Weaving Projects for Kids

weaving projects for kids

Recently, I was looking into new ways to challenge fine motor skills for my clients – especially ones that did not require purchasing new materials. I wanted something that could challenge scissors use, problem solving, sequencing, attention, and could be used in prep for ADL skills, like buttoning. Then, it came to me: weaving!

Weaving projects for kids including simple weaving and complex weaving activities to work on fine motor skills.

Weaving Projects for Kids

Weaving projects and craft are so simple, yet so effective – even the clients that I thought would be frustrated by this old-school craft were super proud of their work. Weaving is something you can do in many different ways, typically dependent on skill level and desired outcomes.

Since we are talking about buttoning skills, I am offering two different options: an advanced one for the kiddos that are almost ready to button independently, and a
beginner version for those who are not quite ready to button yet. I hope you adapt these crafts as needed to meet the “just-right” challenge!

Related: Feathers and Burlap Weaving activity that builds bilateral coordination, eye-hand coordination, pinch, grip, and dexterity.

Complex Weaving Instructions

  1. With two pieces of paper of different colors, cut strips of any thickness or length you’d like – just make sure you have an even number. The thinner and longer you cut them, the bigger the challenge. I like to use two different colors to make the task easier to understand and add visual interest.
  2. Cut holes for threading. Half of your strips (or all of one color) need holes for threading. Have your kiddos figure out how big the cuts need to be in order to fit the other strips of paper through.
  3. Fold the paper in order to cut two holes, side by side, throughout the strip of
    paper. This will be where you weave the other strips of paper through.
  4. Begin Weaving.
  5. Weave the remaining strips of paper (the ones without the holes) into the paper
    with the holes, making a basket-weave pattern.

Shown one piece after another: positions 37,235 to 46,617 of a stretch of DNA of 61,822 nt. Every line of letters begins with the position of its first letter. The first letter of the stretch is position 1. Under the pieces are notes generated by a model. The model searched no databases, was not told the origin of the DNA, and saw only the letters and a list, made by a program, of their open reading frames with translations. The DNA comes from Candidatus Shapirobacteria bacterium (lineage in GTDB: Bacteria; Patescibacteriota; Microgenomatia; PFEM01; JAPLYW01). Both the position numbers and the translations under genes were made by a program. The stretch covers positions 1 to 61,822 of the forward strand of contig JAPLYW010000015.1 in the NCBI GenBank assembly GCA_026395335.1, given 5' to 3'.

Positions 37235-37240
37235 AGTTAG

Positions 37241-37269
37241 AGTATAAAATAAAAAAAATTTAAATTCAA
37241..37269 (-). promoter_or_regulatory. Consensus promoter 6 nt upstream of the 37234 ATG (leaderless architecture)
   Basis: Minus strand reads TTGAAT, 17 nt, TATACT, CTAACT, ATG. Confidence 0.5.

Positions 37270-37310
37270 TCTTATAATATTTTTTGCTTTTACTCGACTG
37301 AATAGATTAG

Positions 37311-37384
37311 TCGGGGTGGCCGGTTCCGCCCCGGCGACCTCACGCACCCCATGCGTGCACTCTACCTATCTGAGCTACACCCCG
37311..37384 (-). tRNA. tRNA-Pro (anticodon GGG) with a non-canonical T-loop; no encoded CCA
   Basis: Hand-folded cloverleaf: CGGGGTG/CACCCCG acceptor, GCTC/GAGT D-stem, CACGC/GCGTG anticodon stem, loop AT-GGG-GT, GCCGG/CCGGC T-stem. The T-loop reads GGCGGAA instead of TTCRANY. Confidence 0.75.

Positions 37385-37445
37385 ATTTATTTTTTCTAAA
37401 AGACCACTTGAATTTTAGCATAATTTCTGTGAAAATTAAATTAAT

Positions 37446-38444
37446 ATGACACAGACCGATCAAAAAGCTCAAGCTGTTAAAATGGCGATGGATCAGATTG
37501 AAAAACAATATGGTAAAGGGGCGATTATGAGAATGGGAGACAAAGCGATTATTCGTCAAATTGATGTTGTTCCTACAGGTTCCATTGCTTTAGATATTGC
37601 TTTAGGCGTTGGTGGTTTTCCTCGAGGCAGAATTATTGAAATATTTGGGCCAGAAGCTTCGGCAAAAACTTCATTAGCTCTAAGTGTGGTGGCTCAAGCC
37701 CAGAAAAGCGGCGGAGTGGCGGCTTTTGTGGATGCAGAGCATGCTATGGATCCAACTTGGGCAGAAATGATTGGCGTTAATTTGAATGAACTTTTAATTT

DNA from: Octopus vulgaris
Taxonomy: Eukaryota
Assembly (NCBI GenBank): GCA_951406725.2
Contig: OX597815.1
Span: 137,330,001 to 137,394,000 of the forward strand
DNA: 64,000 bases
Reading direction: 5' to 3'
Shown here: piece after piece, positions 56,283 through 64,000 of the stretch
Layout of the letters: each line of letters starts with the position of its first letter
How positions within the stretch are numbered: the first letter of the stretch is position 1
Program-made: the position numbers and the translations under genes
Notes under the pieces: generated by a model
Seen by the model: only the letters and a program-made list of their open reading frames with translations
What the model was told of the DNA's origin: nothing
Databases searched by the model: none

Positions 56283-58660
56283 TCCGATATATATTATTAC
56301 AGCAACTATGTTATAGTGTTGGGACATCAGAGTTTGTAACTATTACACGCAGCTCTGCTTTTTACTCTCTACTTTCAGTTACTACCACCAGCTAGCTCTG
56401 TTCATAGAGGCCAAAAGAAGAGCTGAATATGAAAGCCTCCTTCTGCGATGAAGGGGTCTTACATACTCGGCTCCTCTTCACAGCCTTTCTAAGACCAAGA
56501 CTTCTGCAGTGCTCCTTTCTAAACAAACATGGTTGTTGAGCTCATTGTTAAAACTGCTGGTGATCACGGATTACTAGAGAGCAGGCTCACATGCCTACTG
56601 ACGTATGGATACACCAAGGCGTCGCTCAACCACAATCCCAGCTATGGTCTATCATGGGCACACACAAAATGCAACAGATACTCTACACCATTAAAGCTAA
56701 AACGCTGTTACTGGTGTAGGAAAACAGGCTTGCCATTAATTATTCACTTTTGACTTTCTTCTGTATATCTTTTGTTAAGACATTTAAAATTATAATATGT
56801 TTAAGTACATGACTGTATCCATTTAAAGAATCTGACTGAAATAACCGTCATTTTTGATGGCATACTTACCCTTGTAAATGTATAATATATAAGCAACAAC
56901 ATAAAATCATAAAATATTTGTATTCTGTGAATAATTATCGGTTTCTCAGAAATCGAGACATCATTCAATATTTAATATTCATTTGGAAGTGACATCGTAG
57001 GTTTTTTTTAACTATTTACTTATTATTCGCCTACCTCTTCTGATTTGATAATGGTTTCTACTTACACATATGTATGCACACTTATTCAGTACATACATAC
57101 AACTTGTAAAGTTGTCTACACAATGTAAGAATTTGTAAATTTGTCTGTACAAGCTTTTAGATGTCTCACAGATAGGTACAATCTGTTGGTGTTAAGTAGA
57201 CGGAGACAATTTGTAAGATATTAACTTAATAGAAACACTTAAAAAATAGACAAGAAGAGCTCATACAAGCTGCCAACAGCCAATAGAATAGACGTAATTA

6. Here is where those buttoning skills come into play! The practice of moving the
    strip of paper through one hole and up and over through the next hole mimics the actions of buttoning and unbuttoning.

If you are creating a specific craft, here is where you can make the weaved pattern into your kids’ desired shape! If you are unsure what you could offer, see the examples below.

  1. Draw the desired object on top of the weaved pattern OR use simple print out to guide the scissors.
  2. Cut the object out.
  3. Add extra paper or decorative objects with glue to seal the edges if you’d like!

Does this sound a bit too challenging for one of your kids? You can lower the difficulty in a few different ways, but below is one idea that is particularly useful if your child demonstrates difficulty with visual motor or perception skills that are required for buttoning.

Simple Weaving Instructions

  1. With two pieces of paper of different colors:
    a. Cut multiple, 1-inch thick straight lines to the edge of one piece of paper, leaving about an inch uncut on one edge to “hold” all the strips together.
    b. Cut 1-inch strips of the other piece of paper.
  2. Simply overlap the loose strips of paper onto the other cut paper, every other to make a checkerboard pattern.
  3. Maybe add a gluing or stapling component to challenge them in a different way!

Weaving Projects for kids

I know that it’s so much easier to motivate kids to complete a craft or activity if it is related to a season, holiday, or something that they are personally interested in. That’s one reason why I love weaving crafts – they are so simple at their base, that they can truly be used for anything!

Fall Weaving Crafts- Plaid shirts, apple baskets, spider webs, or hay bales.
Winter Weaving Crafts- Sweaters, holiday gifts, Christmas Stockings, or candy canes
Spring Weaving Crafts- Easter baskets, Spring dresses, umbrellas, or raincoats
Summer Weaving Crafts- Picnic blankets, picnic baskets, or beach towels.

Or for the sporty kiddos in your life, make basketball hoops, soccer goals, tennis rackets, or hockey goalie helmets! The possibilities with weaving projects really are endless.

Here are some additional weaving and buttoning crafts to get the ball rolling!

More Fine Motor ideas to build skills:

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Sydney Rearick, OTS, is an occupational therapy graduate student at Concordia University Wisconsin. Her background is in Human Development and Family Studies, and she is passionate about meeting your family’s needs. After working as a nanny for the last decade, Sydney is prepared to handle just about anything an infant, toddler, or child could throw at her. She is also a newly established children’s author and illustrator and is always working on new and exciting projects.